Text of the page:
precedents to rule in Mississippi's favor.

   Justices Stephen Breyer, Sonia Sotomayor and Elena Kagan -- the diminished 
liberal wing of the court -- were in dissent.

   "With sorrow -- for this Court, but more, for the many millions of American 
women who have today lost a fundamental constitutional protection -- we 
dissent," they wrote, warning that abortion opponents now could pursue a 
nationwide ban "from the moment of conception and without exceptions for rape 
or incest."

   Attorney General Merrick Garland said in a statement that the Justice 
Department will protect providers and those seeking abortions in states where 
it is legal and "work with other arms of the federal government that seek to 
use their lawful authorities to protect and preserve access to reproductive 
care."

   In particular, Garland said the federal Food and Drug Administration has 
approved the use of Mifepristone for medication abortions.

   More than 90% of abortions take place in the first 13 weeks of pregnancy, 
and more than half are now done with pills, not surgery, according to the 
Guttmacher Institute, a research group that supports abortion rights.

   Mississippi's only abortion clinic, which was at the center of Friday's 
case, continued to see patients Friday. Outside, men used a bullhorn to tell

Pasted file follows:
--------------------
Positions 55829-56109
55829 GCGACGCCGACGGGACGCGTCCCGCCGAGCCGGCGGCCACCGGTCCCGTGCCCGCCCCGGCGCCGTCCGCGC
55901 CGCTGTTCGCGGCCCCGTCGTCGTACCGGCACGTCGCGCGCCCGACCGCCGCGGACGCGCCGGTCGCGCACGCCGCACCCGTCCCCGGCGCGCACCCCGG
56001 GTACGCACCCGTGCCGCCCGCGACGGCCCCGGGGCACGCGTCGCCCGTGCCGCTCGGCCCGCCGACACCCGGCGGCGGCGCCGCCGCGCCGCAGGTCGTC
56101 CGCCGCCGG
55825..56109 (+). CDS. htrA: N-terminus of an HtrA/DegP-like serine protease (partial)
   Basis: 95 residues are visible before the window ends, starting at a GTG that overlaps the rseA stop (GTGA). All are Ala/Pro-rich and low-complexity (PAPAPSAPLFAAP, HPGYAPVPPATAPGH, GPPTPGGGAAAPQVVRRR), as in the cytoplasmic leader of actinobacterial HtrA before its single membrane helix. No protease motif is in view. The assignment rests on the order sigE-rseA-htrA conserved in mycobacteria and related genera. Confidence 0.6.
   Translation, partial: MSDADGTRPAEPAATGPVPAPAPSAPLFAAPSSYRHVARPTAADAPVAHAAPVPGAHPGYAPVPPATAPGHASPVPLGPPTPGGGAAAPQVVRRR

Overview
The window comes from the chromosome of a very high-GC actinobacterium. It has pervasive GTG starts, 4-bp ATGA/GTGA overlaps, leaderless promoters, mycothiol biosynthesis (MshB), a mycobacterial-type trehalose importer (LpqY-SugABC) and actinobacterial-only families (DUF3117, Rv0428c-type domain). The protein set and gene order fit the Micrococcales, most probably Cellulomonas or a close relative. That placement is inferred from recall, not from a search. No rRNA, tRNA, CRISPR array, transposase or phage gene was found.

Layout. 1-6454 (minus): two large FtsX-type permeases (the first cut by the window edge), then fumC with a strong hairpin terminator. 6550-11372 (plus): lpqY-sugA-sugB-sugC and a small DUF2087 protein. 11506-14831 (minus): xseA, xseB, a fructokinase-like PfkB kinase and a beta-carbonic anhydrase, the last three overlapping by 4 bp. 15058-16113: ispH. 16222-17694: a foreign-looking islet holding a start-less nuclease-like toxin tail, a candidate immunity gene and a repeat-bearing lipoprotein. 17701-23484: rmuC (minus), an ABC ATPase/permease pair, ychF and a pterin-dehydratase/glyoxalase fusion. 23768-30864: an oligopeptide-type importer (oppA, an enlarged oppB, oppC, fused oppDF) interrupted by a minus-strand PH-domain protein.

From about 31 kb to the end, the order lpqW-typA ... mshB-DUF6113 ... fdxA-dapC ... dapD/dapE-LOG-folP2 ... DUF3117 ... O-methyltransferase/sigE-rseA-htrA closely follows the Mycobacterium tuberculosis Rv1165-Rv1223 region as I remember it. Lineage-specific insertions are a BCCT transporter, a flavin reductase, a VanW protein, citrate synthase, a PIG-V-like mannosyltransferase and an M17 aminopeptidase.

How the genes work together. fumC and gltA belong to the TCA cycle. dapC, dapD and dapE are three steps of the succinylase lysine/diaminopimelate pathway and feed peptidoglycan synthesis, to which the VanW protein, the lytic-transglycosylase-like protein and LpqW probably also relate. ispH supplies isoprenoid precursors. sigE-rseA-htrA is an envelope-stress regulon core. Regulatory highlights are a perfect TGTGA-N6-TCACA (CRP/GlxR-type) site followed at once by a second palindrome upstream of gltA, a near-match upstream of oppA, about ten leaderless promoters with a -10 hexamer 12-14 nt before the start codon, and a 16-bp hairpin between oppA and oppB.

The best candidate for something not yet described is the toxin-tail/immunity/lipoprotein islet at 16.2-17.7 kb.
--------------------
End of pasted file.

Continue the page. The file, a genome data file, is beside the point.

people inside that they would burn in hell. Clinic escorts wearing colorful 
vests used large speakers to blast Tom Petty's "I Won't Back Down" at the 
protesters.

   Mississippi, Alabama, Kentucky and Missouri are among 13 states, mainly in 
the South and Midwest, that already have laws on the books to ban abortion in 
the event Roe was overturned. Another half-dozen states have near-total bans or 
prohibitions after 6 weeks of pregnancy, before many women know they are 
pregnant.

   In roughly a half-dozen other states, including West Virginia and Wisconsin, 
the fight will be over dormant abortion bans that were enacted before Roe was 
decided in 1973 or new proposals to sharply limit when abortions can be 
performed, according to Guttmacher.

   Outside the barricaded Supreme Court, a crowd of mostly young women grew 
into the hundreds within hours of the decision. Some shouted, "The Supreme 
Court is illegitimate," while waves of others, wearing red shirts with "The 
Pro-Life Generation Votes," celebrated, danced and thrust their arms into the 
air.

   The Biden administration and other defenders of abortion rights have warned